Monday, November 12, 2007

APPLES, ORANGES AND ELEPHANTS

We've all been taught that you can't compare apples and oranges. They are as different as... well, a Rembrandt drawing and a Disney cartoon.

Some of those differences may be significant, but many of them are simply propaganda from press agents, museum curators and bankers. Let's investigate.

Here is a herd of wonderful elephants:


Heinrich Kley's elephants courting


Rembrandt


Disney studio's "Pink Elephants on Parade"


Jack Davis, GOP elephant


Jack Davis, study for Time Magazine

You will never see these elephants hanging out together in the same neighborhood; some reside in museums, while others reside in corporate filing cabinets. They were produced by very different hands, centuries apart. They were designed for different purposes and cost vastly different amounts. Yet, these are only questions of pedigree and should not distract the true art lover. As you compare these pictures, you will find we can still judge their most important elements on a level playing field.

A museum curator would faint at the heresy of comparing Rembrandt to Jack Davis, but never let that stop you. Personally I think Davis did a better job than Rembrandt here. His humor is broad, but I also think his drawings of elephants are more insightful and interesting than Rembrandt's drawing.

8 Comments:

Blogger dfernetti said...

Perhaps true, but probably poor old Rembrandt had a good luck to just one sad elephant (think of all the hard roads it must have traveled to reach northern Europe!) while contemporary artists have plenty of pictures, zoos and circuses with cheerful elephants doing all sorts of posing for us. Rembrant just saw an oddity and recorded it. Wonder what he would have done if he would have found a good excuse to portray an elephant in a well executed picture!

11/13/2007 10:14 AM  
Blogger David Apatoff said...

dfernetti, Rembrandt was very impressed by that elephant-- it was his first and only elephant, and it caused a sensation when it toured Europe in Rembrandt's day. There is a Rembrandt etching of Adam and Eve where Rembrandt stuck that same elephant behind them in the garden of Eden.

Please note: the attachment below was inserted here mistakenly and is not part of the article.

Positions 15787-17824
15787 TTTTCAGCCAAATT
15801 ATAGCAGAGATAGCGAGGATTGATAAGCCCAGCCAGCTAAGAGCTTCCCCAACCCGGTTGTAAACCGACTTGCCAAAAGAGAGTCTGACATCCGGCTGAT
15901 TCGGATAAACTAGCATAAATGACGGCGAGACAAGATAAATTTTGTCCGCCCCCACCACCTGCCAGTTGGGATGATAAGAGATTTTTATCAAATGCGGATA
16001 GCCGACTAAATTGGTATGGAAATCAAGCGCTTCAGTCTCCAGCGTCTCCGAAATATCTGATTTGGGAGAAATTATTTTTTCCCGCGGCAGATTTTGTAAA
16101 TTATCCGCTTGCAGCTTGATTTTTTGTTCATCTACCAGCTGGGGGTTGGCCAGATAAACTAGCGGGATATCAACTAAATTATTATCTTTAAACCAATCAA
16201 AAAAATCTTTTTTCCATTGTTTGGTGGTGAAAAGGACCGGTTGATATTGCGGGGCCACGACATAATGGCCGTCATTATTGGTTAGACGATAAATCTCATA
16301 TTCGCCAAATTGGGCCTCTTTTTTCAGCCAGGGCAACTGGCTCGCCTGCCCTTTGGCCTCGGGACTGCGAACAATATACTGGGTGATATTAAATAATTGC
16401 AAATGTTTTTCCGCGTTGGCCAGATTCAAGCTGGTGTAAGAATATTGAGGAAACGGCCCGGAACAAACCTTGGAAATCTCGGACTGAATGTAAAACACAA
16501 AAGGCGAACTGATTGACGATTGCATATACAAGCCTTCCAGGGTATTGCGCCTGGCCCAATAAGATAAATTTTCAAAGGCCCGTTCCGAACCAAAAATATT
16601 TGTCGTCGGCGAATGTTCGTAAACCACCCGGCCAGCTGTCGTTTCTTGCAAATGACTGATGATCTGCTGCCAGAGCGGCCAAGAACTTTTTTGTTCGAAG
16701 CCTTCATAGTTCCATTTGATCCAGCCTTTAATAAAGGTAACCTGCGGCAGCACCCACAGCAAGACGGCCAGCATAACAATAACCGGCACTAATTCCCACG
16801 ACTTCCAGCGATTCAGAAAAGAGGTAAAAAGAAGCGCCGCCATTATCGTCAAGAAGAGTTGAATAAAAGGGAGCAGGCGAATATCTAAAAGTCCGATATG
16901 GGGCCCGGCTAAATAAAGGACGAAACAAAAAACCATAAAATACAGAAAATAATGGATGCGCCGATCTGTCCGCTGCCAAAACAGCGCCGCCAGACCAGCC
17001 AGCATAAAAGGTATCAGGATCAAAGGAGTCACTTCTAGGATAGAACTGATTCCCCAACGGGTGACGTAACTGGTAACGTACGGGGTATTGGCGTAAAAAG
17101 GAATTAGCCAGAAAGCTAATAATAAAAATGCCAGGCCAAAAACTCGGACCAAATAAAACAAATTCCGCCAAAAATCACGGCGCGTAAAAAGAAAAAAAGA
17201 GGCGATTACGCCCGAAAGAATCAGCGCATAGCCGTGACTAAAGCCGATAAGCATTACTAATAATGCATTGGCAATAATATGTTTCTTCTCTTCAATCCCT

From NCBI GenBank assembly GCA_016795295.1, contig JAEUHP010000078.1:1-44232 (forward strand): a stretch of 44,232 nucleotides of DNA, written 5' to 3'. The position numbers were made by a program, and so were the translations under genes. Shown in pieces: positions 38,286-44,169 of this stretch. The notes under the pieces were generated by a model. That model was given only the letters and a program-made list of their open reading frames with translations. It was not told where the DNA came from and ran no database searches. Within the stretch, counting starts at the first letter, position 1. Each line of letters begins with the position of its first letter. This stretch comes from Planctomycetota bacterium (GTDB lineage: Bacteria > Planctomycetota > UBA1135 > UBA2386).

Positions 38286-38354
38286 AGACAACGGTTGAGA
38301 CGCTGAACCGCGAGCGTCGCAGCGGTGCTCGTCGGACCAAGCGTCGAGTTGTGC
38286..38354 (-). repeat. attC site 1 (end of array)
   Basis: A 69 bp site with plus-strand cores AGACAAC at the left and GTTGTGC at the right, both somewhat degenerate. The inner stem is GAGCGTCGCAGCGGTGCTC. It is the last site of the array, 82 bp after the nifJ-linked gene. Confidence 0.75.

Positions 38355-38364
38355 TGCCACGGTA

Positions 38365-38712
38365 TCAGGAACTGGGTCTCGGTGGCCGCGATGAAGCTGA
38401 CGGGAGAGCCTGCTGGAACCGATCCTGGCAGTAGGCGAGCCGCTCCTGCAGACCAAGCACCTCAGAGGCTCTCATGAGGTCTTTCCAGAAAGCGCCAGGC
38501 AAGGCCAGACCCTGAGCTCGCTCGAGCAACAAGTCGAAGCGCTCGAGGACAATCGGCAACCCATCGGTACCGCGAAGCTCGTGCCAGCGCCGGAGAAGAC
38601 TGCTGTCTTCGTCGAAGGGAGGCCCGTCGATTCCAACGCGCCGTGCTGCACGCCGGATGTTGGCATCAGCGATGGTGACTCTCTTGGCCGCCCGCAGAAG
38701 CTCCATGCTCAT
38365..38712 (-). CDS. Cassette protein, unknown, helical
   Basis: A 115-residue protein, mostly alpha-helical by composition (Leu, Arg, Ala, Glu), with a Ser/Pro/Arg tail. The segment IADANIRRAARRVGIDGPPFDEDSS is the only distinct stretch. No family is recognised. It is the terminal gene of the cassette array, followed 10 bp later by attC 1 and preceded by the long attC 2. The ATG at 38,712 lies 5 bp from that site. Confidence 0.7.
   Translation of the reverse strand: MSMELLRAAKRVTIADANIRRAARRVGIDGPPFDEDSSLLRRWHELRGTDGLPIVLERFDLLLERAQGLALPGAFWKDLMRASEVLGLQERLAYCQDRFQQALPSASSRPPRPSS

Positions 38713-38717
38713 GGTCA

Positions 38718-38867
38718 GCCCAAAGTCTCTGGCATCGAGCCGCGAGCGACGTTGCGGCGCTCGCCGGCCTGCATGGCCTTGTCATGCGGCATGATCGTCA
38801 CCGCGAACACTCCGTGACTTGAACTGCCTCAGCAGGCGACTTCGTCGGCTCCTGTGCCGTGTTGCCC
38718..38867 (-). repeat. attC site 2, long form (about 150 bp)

11/13/2007 12:04 PM  
Anonymous Kev Ferrara said...

I love em all! But the Jack Davis' are so sweet. Nobody could duplicate his handwriting, that particular slobby freshness... vagabond vaudeville... whether he's drawing an elephant or a potentate. A truly original personality on paper. I could look at his stuff all day.

Thanks for the eyesalves.

11/13/2007 7:14 PM  
Anonymous Christoph said...

You have a wonderful Blog.
Jack Davis is so impressing and inspiring!
Thank you very much for posting this in High Res.

11/14/2007 4:31 AM  
Blogger RJ said...

David--

This is an interesting comparison, but in this case I think that it really IS a matter of "apples and oranges". I would agree with what dfernetti said above, and as you yourself pointed out, these two drawings were for very different purposes-- sketch vs. finished art, realistic vs. caricature, etc.

I think that most of your regular readers would agree that in many ways, illustration "don't get no respect" as Rodney Dangerfield might have put it. Obviously, there are many, many cases where we could compare various illustrations to pieces hanging in museums, and find the illustrations to be far superior.

To me, your previous post titled "Fine Art vs. Art That's Mighty Fine" said and showed it a lot better by putting Bernie Fuchs up against Kline, Motherwell, and Rauschenberg. I loved that post-- I had never considered that before and I thought that it was a brilliant comparison!

I hope I don't sound too critical of this post-- most of the time I find your comments to be "spot on". It just seems to me that in this case, the way that you are presenting this seems to be just a bit of a stretch.

Overall, I love your blog and have become a regular reader. Keep up the great work!

Best--

Rick

11/14/2007 11:37 AM  
Blogger Jeff W said...

Good points you've made here. You give a very clear example of how established entrenched attitudes oftentimes leave little room for new and fresh thought and appreciation. I would venture to guess that Rembrandt would have been impressed and possibly influenced by the Davis elephant had he been able to peer through time.

JW

11/14/2007 4:19 PM  
Anonymous Brian said...

Kley's elephants are the best! Rembrandt didn't have much visual experience or reference to work with. Davis' elephants are too anthropomorphized.

See, that's the key. You want some anthropomorphization, but not too much. Kley was a master at this, and not just with elephants.

Plus, his drawing is in pen and ink, and is much simpler than Davis', and I'm a sucker for really good pen and ink work.

11/14/2007 10:27 PM  
Blogger dfernetti said...

Hi David!
Sorry to read your answer so late... Yes, now I see the elephant in the bacjkground, I completely missed the first time you posted the image. You have to admit that it resembles a bit of a stale apple, and it has lost all the anatomical correctness of the original sketch. At least one thing is for sure, Rembrandt liked elephants as much as I do (my favourite animal)and how to blame him for that? You have a wonderful blog David, keep up the great posts!

11/21/2007 6:25 AM  

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